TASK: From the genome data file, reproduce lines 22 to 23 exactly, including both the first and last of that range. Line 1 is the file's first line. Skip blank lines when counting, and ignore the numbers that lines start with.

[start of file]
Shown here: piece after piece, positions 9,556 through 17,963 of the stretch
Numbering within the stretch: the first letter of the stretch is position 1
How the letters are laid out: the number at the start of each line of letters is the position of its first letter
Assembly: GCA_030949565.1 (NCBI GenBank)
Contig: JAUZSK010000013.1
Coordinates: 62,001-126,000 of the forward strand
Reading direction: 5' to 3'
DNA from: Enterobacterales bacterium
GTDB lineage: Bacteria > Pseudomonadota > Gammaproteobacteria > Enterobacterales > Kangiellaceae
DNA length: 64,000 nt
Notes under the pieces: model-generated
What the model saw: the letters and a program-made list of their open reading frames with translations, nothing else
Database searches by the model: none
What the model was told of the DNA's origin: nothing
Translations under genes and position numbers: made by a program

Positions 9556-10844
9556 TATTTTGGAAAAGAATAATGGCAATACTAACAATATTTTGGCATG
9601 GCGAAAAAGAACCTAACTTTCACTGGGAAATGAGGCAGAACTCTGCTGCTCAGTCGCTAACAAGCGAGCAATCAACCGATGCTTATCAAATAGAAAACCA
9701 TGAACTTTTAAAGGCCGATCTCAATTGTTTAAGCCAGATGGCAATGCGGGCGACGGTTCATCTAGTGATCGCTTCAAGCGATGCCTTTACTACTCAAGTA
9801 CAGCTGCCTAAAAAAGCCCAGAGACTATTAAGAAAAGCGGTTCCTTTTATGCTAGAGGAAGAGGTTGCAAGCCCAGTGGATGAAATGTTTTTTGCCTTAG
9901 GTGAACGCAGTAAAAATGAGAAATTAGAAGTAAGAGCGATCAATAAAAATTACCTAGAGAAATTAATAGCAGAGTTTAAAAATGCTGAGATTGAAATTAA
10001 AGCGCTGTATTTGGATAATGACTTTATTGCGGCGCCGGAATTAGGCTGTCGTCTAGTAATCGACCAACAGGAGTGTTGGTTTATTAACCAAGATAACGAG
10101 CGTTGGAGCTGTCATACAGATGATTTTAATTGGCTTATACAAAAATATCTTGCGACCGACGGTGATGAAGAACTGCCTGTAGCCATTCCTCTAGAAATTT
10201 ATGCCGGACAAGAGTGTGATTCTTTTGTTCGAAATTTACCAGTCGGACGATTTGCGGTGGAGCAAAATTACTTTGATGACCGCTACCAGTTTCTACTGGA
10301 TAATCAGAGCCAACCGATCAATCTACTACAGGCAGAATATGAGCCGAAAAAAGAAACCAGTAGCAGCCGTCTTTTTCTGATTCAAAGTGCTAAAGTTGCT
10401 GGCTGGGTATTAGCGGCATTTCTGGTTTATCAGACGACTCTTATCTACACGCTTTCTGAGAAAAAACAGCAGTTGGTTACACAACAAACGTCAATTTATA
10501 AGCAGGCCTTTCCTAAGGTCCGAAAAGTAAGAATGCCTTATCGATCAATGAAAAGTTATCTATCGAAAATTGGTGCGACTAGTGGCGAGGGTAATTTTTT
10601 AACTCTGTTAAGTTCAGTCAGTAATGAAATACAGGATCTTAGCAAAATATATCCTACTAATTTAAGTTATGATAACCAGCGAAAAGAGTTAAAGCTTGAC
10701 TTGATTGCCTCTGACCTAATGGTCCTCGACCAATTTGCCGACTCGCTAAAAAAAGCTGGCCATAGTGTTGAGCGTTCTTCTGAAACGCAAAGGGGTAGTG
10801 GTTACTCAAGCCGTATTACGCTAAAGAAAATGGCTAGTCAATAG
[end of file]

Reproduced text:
10001 AGCGCTGTATTTGGATAATGACTTTATTGCGGCGCCGGAATTAGGCTGTCGTCTAGTAATCGACCAACAGGAGTGTTGGTTTATTAACCAAGATAACGAG
10101 CGTTGGAGCTGTCATACAGATGATTTTAATTGGCTTATACAAAAATATCTTGCGACCGACGGTGATGAAGAACTGCCTGTAGCCATTCCTCTAGAAATTT